Although Vermont is recognized as one of the progressive beacons on the East Coast, the state of Bernie Sanders has lagged behind when it comes to recreational legalization. With neighboring states like Maine and Massachusetts making the recreational jump last November, Vermont lawmakers will reconsider the idea of recreational cannabis this year.
On Wednesday, a new bill was introduced to the Vermont House that would allow adults in the state to possess up to 2 ounces of marijuana without penalty, eliminating the civil fine that is currently in place. The measure, entitled H. 170, would also allow residents to grow up to two mature plants and seven seedlings on their private property.
The bill co-sponsored by three members of the House Judiciary Committee leadership team, including Rep. Maxine Grad of Moretown (D), Rep. Chip Conquest of Newbury (D), and Tom Burditt of West Rutland (R). While Grad and Conquest are focused on providing residents with the ability to legally grow their own cannabis, their Republican counterpart looks at the new bill as an opportunity for taxpayers to save money.
"People clamor all the time in the state of Vermont to get nonviolent offenders out of jail. This legalization is a small part that will do that. In the long run it'll save money in the judicial system and in corrections," Burditt said.
The proposal is much more restrictive than the recreational bill that was shot down in the House last year, which would have created a retail-based system similar to the one in Colorado. But still, H. 170 offers the state a major opportunity to eliminate criminal and civil fines for marijuana possession.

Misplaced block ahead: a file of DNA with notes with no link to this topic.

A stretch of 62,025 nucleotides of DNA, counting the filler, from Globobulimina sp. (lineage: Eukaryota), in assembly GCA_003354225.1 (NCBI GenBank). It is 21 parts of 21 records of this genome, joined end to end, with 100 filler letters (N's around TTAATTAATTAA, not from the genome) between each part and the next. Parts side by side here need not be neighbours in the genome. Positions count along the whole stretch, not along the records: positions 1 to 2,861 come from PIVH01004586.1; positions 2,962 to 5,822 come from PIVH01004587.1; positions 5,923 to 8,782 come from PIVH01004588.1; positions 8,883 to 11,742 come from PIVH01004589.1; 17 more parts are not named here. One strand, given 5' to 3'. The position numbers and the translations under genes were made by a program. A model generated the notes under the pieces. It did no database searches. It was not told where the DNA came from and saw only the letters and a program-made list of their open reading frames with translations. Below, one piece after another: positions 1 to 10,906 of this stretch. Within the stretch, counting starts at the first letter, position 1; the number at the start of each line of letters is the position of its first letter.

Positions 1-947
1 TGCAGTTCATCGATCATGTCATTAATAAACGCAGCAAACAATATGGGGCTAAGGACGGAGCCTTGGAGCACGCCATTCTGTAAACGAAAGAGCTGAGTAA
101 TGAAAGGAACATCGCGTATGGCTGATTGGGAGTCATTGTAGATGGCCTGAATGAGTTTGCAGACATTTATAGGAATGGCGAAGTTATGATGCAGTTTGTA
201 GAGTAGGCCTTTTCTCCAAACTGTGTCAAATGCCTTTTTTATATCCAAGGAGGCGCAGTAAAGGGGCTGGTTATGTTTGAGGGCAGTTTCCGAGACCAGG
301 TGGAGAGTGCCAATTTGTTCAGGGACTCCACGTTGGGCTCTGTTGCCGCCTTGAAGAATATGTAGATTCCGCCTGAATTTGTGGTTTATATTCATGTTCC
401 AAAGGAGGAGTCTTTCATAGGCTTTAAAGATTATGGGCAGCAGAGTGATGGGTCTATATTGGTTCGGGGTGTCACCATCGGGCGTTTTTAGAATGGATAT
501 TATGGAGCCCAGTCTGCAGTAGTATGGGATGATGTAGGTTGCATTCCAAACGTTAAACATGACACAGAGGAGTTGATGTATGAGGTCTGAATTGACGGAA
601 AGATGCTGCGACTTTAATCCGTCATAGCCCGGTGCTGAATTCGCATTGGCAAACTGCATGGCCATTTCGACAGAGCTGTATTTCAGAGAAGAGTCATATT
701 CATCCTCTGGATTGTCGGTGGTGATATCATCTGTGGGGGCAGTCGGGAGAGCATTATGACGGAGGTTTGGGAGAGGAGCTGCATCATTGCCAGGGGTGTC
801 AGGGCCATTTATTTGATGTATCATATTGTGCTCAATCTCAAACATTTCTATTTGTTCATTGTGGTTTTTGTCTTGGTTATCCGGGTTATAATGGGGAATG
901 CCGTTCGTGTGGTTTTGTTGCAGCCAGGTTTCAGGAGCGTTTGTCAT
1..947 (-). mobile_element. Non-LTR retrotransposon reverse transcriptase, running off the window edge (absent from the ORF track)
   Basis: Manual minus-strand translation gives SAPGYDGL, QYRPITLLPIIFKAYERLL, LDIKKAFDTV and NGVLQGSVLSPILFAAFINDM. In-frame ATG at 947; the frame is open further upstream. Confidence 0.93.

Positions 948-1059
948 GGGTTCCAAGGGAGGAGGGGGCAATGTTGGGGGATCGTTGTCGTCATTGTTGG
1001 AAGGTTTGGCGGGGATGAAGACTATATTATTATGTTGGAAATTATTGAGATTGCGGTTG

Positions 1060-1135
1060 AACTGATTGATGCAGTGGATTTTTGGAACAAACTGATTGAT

Under the current law in Vermont, possession of up to 1 ounce of cannabis comes with a civil fine of up to $200, while 1 to 2 ounces could potentially result in six months in jail. At the start of the year, parting Governor Peter Shumlin pardoned hundreds of Vermonters that were convicted of marijuana-related violations.
In addition to the new Vermont House bill, there’s also a separate measure in the Senate that would expand that state’s medical marijuana program. The House Judiciary Committee is expected to hold hearings on the proposal next week. Although H. 170 might not present the most progressive option for recreational legalization, the bill is a small step in the right direction for Vermont nonetheless.